Busy. Please wait.

show password
Forgot Password?

Don't have an account?  Sign up 

Username is available taken
show password


Make sure to remember your password. If you forget it there is no way for StudyStack to send you a reset link. You would need to create a new account.
We do not share your email address with others. It is only used to allow you to reset your password. For details read our Privacy Policy and Terms of Service.

Already a StudyStack user? Log In

Reset Password
Enter the associated with your account, and we'll email you a link to reset your password.

Remove ads
Don't know
remaining cards
To flip the current card, click it or press the Spacebar key.  To move the current card to one of the three colored boxes, click on the box.  You may also press the UP ARROW key to move the card to the "Know" box, the DOWN ARROW key to move the card to the "Don't know" box, or the RIGHT ARROW key to move the card to the Remaining box.  You may also click on the card displayed in any of the three boxes to bring that card back to the center.

Pass complete!

"Know" box contains:
Time elapsed:
restart all cards

Embed Code - If you would like this activity on your web page, copy the script below and paste it into your web page.

  Normal Size     Small Size show me how


HCC 2008 Asepsis

what is asepsis? the absence of disease producing microorganisms
why is it important? to keep patients safe, and prevent stress and assist with adaptation
aseptic techniques help prevent... the spread of infection
infection a disease state that results from presence of pathogens in or on the body
infection cycle infectious agent, reservoir, portal of exit, means of transmission, portal of entry, susceptible host
an infectious agent is a disease producing microorganism; ex. bacteria, virus, fungi; pathogen
a reservoir is a place the supports the multiplication and growth of microorganisms; ex. humans, animals, food, water, objects, soil
portal of exit point of escape from the reservoir; ex.respiratory, GI/GU tract, breaks in the skin, blood and tissues
transmission routs of travel for a microorganism; two types direct and indirect
direct contact touching, kissing, sex
indirect contact contact with a contaminated object; vehicles, vectors, or airborne
vehicles contaminated blood or food; ex. food poisoning
vectors mosquitoes, ticks, fleas
airborne through the air
portal of entry point at which microorganisms enter the host; ex. urinary, respiratory, GI tracts, break in the skin, mucous membranes, vaginal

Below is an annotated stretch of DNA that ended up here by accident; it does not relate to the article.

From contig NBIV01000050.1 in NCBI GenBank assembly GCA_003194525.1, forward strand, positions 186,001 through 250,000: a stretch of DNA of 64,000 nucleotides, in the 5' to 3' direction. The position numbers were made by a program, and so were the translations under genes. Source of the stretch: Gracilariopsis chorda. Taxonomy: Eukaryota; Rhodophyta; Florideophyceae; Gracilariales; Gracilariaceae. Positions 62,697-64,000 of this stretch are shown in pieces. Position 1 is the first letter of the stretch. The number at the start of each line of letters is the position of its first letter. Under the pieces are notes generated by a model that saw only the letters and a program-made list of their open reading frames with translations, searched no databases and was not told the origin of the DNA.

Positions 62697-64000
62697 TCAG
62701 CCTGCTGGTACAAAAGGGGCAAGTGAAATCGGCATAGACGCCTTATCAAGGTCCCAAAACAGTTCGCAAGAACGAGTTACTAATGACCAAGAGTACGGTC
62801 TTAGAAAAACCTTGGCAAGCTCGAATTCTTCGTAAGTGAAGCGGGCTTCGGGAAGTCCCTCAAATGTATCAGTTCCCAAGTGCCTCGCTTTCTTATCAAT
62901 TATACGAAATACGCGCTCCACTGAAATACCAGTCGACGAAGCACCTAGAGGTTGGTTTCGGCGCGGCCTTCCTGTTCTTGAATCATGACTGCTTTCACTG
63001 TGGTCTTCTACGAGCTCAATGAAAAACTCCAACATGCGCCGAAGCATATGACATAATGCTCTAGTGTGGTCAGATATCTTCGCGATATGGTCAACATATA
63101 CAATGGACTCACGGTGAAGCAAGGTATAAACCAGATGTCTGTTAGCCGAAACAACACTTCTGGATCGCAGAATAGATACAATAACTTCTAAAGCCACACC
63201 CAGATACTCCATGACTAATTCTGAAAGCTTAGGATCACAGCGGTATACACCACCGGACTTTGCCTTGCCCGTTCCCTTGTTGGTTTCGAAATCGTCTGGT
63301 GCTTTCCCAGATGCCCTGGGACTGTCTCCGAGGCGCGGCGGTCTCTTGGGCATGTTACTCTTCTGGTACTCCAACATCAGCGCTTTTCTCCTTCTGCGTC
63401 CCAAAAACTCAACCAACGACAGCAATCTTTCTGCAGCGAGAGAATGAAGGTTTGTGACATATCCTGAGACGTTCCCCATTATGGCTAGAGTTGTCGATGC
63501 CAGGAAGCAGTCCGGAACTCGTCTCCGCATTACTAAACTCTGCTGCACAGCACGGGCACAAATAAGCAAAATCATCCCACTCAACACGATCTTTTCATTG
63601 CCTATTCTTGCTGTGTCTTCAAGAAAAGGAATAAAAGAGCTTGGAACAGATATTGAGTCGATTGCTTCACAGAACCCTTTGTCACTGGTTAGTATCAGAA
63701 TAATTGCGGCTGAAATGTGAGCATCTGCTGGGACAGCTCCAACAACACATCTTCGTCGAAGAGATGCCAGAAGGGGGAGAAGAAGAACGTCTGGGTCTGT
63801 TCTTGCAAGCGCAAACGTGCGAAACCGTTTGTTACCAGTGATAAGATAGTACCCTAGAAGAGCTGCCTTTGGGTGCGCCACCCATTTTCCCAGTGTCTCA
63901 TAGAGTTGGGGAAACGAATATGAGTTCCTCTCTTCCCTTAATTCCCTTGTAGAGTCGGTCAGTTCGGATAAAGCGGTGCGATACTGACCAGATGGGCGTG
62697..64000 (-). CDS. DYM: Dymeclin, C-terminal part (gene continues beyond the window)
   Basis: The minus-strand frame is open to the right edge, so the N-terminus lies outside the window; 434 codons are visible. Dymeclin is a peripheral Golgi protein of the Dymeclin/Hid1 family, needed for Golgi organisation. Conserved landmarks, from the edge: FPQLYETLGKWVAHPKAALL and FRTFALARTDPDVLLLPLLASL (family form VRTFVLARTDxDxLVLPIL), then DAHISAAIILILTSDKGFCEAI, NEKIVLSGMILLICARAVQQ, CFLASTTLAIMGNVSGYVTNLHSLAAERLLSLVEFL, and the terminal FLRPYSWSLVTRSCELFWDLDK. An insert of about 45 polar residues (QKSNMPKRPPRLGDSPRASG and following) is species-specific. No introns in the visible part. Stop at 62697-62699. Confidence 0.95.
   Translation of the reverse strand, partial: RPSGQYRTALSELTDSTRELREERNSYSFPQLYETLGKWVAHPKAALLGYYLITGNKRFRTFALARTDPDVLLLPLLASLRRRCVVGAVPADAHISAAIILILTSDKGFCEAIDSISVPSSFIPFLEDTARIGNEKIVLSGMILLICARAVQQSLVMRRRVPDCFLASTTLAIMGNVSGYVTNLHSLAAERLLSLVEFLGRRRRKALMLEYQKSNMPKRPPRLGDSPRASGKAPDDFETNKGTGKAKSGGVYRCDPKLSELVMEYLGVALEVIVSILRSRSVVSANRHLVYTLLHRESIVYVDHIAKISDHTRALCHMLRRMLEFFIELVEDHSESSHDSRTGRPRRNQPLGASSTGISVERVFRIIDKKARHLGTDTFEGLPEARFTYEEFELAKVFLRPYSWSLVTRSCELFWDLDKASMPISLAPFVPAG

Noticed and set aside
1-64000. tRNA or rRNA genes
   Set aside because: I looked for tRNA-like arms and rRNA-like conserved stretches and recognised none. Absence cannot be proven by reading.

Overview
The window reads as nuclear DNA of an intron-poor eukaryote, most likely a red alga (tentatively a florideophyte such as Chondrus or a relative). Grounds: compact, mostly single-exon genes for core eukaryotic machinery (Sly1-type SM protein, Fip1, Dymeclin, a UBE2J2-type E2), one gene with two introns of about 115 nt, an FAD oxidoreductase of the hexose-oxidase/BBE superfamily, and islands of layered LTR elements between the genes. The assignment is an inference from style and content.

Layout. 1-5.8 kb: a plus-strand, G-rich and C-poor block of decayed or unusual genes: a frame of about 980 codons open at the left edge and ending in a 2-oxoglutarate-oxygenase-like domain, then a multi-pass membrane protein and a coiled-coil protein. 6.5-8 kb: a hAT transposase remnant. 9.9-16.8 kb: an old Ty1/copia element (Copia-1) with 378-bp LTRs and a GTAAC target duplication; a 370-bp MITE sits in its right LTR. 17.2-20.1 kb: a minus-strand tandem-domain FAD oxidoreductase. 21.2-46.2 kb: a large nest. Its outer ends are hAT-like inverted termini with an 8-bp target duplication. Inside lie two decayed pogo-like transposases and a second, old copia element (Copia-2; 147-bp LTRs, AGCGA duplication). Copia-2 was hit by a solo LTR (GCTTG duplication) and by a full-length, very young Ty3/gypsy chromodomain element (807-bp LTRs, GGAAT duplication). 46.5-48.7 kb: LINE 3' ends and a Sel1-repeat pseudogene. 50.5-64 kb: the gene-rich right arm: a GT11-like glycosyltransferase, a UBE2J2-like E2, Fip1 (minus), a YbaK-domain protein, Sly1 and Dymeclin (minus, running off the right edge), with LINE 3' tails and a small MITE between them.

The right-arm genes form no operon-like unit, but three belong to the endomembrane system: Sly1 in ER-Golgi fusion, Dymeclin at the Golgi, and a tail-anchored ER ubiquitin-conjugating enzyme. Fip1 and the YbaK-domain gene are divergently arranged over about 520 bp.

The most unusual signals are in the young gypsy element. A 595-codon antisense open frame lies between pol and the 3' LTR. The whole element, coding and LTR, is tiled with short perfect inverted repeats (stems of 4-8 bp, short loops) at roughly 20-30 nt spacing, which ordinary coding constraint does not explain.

susceptible host a person with a decreases ability to overcome the pathogen or its effects
factors affecting body defenses age (elderly and children/babies), immune status, illness, physical condition
stages of infection incubation, prodromal, full stage of illness, convalescent period
incubation stage interval btw when the pathogen enters the body and when symptoms appear; there are no symptoms but the organisms are growing and multiplying
prodromal stage early signs and symptoms are present, but they are vague and non specific; ex. fatigue, malaise, low grade fever; person is infectious and the infection can spread most easily
local one part of the body
systemic through out the whole body
full stage of illness specific signs and symptoms of infection are present
convalescent period recovery period from infection; signs and symptoms diminish, then disappear and a healthy state emerges; return to wellness (appetite and strength returning)
Normal Flora bodies natural defenses inhibit the growth of microorganisms
Inflammatory response bodies way of fighting infection, a protective mechanisms that eliminates the pathogen and allows tissues to heal
Immune response specific reactions to invading pathogens; antigen and antibodies interactions
Humoral immunity antigen-antibody reaction
antigen foreign material
antibody attacks the antigen
Cellular immunity an increase in the # of lymphocytes (WBCs) to attack and destroy organisms seen as harmful
Factors affecting susceptibility to Infection intact skin and mucous membranes, pH level in GI and GU tracts, WBCs (resist and attack pathogens), Age sex race heredity, immunization, fatigue stress, nutrition and general health status, # of invasive or indwelling medical devices
Assessment health history should include immunization status and previous or recurring infections, observe for signs and symptoms of infection
Local signs of infection redness, swelling, warmth, pain and loss of function in the affected area
Systemic signs of infection fever, tachycardia, lethargy, anorexia, enlarged lymph nodes
Diagnostic Data for Infection CBC with differential, Culture and sensitivity(wound, blood, sputum), C-reactive protein, Imagery (x-ray, computed tomography, Magnetic resonance imaging)
6 types of WBCs neutrophils, Bands (immature neutrophils), lymphocytes, monocytes, eosinophils, Basophils
Absolute Count obtained multiplying he differential count by the total WBC count;
Response to bacterial infection increase WBC, Increase Neutrophils, Lymphocytes and Monocytes increase in viral infections, Eosinophils increase in parasitic infection or allergic reaction
Culture and Sensitivity (C&S) insures the client is getting the correct antibiotic for the organism causing the infection, sensitivity is the ability of the antibiotic to inhibit growth of the bacteria
Resistant antibiotic does not kill the bacteria
when collecting a culture what must you consider? collect before antibiotics are given, use a sterile container, special skin prep to prevent contamination, usually drawn in both arms (to make sure no false positives)
C-reactive protein is a special types of protein produced by the liver that is only present during episodes of acute inflammation
activities that prevent infection or break the chain of infection Medical(clean) and Surgical(sterile)
Medical/Clean procedures and practices that reduce the number and transfer of pathogens
Surgical/Clean Asepsis sterilization of items and keeping them clean practices used to render and keep objects and areas free of microorganisms